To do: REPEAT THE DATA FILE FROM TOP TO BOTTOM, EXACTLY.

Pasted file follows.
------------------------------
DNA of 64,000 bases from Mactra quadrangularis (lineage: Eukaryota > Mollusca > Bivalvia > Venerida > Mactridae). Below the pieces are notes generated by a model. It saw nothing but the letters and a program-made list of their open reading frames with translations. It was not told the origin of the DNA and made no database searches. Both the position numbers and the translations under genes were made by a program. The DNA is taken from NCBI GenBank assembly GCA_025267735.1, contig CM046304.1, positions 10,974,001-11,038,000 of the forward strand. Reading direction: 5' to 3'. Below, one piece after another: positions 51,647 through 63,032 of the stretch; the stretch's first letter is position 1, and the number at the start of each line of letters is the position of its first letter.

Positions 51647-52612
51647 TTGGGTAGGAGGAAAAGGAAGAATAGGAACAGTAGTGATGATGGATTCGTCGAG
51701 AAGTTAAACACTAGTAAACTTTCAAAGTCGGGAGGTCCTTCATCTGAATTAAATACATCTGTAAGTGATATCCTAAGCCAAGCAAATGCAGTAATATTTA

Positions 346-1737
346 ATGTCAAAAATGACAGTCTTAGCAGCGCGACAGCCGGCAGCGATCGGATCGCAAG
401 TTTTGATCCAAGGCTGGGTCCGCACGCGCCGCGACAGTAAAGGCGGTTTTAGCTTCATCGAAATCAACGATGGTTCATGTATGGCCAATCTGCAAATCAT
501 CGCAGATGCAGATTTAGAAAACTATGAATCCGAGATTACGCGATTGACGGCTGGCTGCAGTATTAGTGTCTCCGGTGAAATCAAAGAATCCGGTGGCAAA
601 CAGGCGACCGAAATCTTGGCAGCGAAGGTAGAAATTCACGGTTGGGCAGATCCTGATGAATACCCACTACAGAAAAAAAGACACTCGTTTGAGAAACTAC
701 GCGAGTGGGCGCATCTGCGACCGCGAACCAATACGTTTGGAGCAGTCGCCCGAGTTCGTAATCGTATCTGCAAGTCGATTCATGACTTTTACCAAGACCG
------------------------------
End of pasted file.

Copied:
DNA of 64,000 bases from Mactra quadrangularis (lineage: Eukaryota > Mollusca > Bivalvia > Venerida > Mactridae). Below the pieces are notes generated by a model. It saw nothing but the letters and a program-made list of their open reading frames with translations. It was not told the origin of the DNA and made no database searches. Both the position numbers and the translations under genes were made by a program. The DNA is taken from NCBI GenBank assembly GCA_025267735.1, contig CM046304.1, positions 10,974,001-11,038,000 of the forward strand. Reading direction: 5' to 3'. Below, one piece after another: positions 51,647 through 63,032 of the stretch; the stretch's first letter is position 1, and the number at the start of each line of letters is the position of its first letter.

Positions 51647-52612
51647 TTGGGTAGGAGGAAAAGGAAGAATAGGAACAGTAGTGATGATGGATTCGTCGAG
51701 AAGTTAAACACTAGTAAACTTTCAAAGTCGGGAGGTCCTTCATCTGAATTAAATACATCTGTAAGTGATATCCTAAGCCAAGCAAATGCAGTAATATTTA

Positions 346-1737
346 ATGTCAAAAATGACAGTCTTAGCAGCGCGACAGCCGGCAGCGATCGGATCGCAAG
401 TTTTGATCCAAGGCTGGGTCCGCACGCGCCGCGACAGTAAAGGCGGTTTTAGCTTCATCGAAATCAACGATGGTTCATGTATGGCCAATCTGCAAATCAT
501 CGCAGATGCAGATTTAGAAAACTATGAATCCGAGATTACGCGATTGACGGCTGGCTGCAGTATTAGTGTCTCCGGTGAAATCAAAGAATCCGGTGGCAAA
601 CAGGCGACCGAAATCTTGGCAGCGAAGGTAGAAATTCACGGTTGGGCAGATCCTGATGAATACCCACTACAGAAAAAAAGACACTCGTTTGAGAAACTAC
701 GCGAGTGGGCGCATCTGCGACCGCGAACCAATACGTTTGGAGCAGTCGCCCGAGTTCGTAATCGTATCTGCAAGTCGATTCATGACTTTTACCAAGACCG